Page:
The auto industry, which is already reeling under the burden of low demand and high inventory, both of which have got accentuated with the lockdown, is staring at another big problem. How to meet a maze of regulatory changes which have come into effect from April? Not getting any relief from the Supreme Court, the industry on Thursday sought the intervention of road transport and highways minister Nitin Gadkari. In a video conference with the minister over the impact of Covid-19 on the automobile sector, members of the Society of Indian Automobile Manufacturers Institute, sought that switchover to certain safety norms, which have kicked in from April, should be deferred by a year.
More importantly, the industry members urged that the sector be given more time for registration of BS IV vehicles sold till March 31 as lockdown has delayed matters. Pawan Goenka, managing director and CEO, Mahindra and Mahindra, said that around 20% of the BS IV vehicles sold within the March 31 deadline are still stuck with the concerned regional transport authorities (RTOs) for various reasons. “The Supreme Court had given a grace time till April 30 for registration of BS IV vehicles that were sold before March 31. But the process has not got completed for about 20% vehicles and they are stuck with RTOs for variety of reasons. Now the April 30 deadline has passed, so how do we register them? We need to find a solution for them,” Goenka told Gadkari.
Goenka added: “Some RTOs are putting their own restrictions. For instance, Delhi RTO says they will register vehicles sold till March 25, which is causing problems.” The issue is complex because the Supreme Court has not provided any relief to the industry on this front. Gadkari said though the government is bound by the SC verdict, but on industry’s suggestion, he will get the matter examined afresh. Regarding relaxations sought on other regulations, Gadkari stated that he will endeavour to provide relief wherever possible where industry is seeking extension of time. He said that he has directed the ministry officials to finalise the auto scrappage policy quickly, and it will go a long way in cost reduction. He also suggested exploring cheaper credits, including foreign capital, for enhancing liquidity in the automobile manufacturing sector.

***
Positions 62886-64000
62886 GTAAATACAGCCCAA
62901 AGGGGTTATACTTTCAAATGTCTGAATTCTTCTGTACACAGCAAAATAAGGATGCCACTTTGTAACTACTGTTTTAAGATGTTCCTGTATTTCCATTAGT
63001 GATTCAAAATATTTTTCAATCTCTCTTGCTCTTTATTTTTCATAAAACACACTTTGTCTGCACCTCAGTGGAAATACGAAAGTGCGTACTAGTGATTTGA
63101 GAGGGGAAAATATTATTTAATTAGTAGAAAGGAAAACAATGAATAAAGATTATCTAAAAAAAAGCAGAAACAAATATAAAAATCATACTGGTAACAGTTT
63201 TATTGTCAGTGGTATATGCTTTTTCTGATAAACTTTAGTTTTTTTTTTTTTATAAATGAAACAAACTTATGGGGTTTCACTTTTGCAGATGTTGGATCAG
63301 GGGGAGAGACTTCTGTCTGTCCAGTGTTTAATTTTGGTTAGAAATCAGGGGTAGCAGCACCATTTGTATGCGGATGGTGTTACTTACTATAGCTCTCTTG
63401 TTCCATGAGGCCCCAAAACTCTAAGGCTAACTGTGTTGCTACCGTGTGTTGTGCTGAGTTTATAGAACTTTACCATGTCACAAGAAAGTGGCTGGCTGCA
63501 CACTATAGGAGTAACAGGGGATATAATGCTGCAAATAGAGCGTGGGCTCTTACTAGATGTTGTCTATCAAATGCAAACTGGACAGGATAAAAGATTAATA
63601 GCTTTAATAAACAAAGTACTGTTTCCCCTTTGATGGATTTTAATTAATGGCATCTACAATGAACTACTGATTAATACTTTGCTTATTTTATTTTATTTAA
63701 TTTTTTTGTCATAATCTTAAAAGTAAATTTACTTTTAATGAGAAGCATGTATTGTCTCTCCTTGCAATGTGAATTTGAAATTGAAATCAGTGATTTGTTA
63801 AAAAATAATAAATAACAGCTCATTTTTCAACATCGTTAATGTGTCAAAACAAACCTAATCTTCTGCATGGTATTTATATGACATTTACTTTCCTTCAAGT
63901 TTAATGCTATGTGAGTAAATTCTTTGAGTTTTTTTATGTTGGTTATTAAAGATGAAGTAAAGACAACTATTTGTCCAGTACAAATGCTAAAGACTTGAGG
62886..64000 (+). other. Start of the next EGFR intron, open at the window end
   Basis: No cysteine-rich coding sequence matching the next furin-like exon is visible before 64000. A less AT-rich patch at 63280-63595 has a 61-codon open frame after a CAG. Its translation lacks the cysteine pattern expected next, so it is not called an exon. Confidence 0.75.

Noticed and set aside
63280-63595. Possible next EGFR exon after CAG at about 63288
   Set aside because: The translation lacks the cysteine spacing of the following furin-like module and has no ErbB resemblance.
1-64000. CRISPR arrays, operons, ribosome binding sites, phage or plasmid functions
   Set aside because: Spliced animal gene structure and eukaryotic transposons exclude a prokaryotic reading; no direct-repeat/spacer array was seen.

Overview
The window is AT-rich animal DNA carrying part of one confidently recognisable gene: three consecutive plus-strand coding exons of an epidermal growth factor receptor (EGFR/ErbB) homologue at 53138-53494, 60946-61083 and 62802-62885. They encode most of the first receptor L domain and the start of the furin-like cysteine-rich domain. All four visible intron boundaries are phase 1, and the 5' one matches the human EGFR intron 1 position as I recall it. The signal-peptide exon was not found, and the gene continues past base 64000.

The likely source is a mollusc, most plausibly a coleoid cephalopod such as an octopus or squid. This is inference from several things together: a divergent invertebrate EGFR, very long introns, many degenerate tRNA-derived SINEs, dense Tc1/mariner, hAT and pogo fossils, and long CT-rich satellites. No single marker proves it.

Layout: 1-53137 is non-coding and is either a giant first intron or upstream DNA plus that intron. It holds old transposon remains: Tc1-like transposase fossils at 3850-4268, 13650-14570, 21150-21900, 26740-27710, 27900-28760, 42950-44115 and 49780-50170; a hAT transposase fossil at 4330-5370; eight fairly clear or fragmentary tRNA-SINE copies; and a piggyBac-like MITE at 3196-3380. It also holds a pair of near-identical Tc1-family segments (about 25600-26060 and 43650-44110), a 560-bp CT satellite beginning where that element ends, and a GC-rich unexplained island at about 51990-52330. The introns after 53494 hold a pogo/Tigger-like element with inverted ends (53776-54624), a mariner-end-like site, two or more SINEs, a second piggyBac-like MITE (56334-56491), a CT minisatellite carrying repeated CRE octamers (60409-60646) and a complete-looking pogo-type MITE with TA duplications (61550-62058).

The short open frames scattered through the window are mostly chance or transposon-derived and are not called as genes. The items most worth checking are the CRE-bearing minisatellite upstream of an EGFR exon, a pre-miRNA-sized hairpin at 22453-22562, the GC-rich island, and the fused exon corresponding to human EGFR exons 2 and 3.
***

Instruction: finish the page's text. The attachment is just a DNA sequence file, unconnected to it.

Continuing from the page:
The industry’s plight has turned from bad to worse. Due to the lockdown, it sold nil vehicles in the domestic market during April. But, even before, the condition was no good. For instance, domestic passenger vehicle sales in FY20 stood at 2.77 million units, which was at a similar level in FY16 when sales stood at 2.78 million units. “With the already existing slowdown during FY20, the industry is likely to suffer huge losses going forward. Even if the pandemic is curtailed, the consumer sentiments are expected to be unfavourable and demand is expected to remain muted during H1FY21 led by volatile economic conditions. Also, government spending on infrastructure is expected to be low during the period, further impacting the demand for commercial vehicles,” a report by CARE Ratings said.
Goenka said suppliers, OEMs and dealers are struggling and the biggest problem being faced by the sector is of cash flows.
Another area the industry members sought Gadkari’s help is CAFE norms, where it wants deferment by a year due to the pandemic. CAFE norms seek to lower emissions based on the portfolio of a company. This has also kicked in from April 1. This norm generally puts more burden on companies which have large diesel vehicles in their portfolio so a company like M&M would get hit severely by it but Maruti Suzuki would be fine. “The request to you is to put a moratorium for next 12 months on new regulations that are currently in pipeline. There are at least 12 such regulations,” Goenka said.
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